A hyperventilating media, imbued with BJP’s hyper-nationalism, has helped the ruling party in its dangerous pursuits by promoting Modi as a strongman who could not only deal with threats to national security but also make India a great power. And thus the pliant media undermined India’s democratic credentials by turning a blind eye to blatant violations of liberal values by the Modi regime.

“If Modi realises his boats are slipping away during the polls, he will give the dog whistle to Indian media to amplify his image as the strongman who went into Pakistan to kill terrorists,” says Ashok Swain, Professor of Peace and Conflict at Sweden’s Uppsala University.

Changing tack

Fears ran rampant that Modi could stage another Pulwama-like attack for a ‘Balakot 2.0’ to win a third term, but the BJP realised that the cost of such an adventure could far outweigh its benefits. The reprisal for the Balakot strike was a huge humiliation for Delhi as Pakistan not only carried out a daring counter air strike, but also shot down an Indian fighter jet and captured the pilot flying it.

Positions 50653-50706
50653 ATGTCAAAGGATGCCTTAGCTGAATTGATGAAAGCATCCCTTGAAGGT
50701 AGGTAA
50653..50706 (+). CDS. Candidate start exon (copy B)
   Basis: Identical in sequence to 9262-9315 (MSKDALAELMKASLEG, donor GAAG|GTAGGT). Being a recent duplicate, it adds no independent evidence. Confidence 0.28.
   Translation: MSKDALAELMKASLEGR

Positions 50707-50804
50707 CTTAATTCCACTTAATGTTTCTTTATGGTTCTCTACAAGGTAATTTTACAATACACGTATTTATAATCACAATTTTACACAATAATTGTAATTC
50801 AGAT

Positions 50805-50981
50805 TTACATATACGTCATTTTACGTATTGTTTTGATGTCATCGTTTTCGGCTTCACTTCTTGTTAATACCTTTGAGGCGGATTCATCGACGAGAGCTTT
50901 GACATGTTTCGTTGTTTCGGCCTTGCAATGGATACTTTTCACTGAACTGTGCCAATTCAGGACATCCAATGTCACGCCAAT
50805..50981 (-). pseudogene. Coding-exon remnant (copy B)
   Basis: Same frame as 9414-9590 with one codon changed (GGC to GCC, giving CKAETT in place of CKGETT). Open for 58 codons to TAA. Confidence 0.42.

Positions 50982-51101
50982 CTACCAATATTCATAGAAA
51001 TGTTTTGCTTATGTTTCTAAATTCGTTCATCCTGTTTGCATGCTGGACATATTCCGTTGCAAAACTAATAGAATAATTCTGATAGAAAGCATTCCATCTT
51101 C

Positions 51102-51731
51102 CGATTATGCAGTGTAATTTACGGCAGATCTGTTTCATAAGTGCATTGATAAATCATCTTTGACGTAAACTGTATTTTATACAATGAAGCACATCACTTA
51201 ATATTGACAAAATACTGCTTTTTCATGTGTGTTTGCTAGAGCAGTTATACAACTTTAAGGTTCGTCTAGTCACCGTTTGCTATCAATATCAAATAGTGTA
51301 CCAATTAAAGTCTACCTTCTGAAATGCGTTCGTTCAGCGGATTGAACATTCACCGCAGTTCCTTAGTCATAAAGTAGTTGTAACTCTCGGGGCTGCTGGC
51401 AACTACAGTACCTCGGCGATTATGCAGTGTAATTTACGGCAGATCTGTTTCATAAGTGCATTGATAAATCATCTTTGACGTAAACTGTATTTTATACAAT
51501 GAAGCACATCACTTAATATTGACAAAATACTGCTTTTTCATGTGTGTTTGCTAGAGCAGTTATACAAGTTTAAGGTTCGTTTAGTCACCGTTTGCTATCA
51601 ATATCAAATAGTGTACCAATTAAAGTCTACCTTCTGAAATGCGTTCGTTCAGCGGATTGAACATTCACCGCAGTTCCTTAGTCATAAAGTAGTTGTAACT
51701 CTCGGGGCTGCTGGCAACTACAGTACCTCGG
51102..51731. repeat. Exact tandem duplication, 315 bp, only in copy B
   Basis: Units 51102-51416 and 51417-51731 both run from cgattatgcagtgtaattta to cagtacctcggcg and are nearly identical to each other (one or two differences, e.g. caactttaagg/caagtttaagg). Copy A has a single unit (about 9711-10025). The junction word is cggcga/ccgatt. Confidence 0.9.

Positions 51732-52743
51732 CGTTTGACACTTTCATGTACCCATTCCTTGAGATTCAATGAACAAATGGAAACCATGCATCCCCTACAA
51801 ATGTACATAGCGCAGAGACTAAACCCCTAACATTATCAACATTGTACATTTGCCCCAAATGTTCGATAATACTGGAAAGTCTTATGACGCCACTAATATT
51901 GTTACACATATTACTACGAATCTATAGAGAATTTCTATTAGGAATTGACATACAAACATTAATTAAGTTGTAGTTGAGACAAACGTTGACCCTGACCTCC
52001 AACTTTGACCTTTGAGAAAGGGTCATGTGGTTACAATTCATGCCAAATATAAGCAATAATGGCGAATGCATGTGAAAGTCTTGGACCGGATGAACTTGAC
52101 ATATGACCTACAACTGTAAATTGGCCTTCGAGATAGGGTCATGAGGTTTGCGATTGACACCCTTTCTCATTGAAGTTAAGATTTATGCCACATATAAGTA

After a cost-benefit analysis, the Modi administration decided to rejig its strategy. “This led to a change in New Delhi’s policy to individually identify and track down its political opponents and critics in other countries and assassinate them by engaging local assassins and terrorists through its intelligence agency,” says Muhammad Ali, an Islamabad based security expert.

Subsequently, RAW took a leaf out of the playbook of Israel and Russia, the two strategic partners of India that have widely employed this transnational assassination strategy. “What stands out with India are the growing indications that both the intensity and geographic scope of these assassinations are increasing. That is, they’re being carried out more frequently, and in more countries,” says Kugelman.

Going rogue

RAW’s involvement is suspected in over 20 murders in Pakistan, but officials have cracked seven such killings and busted the networks involved. Officials unraveled the modus operandi of the RAW networks operating from a third country.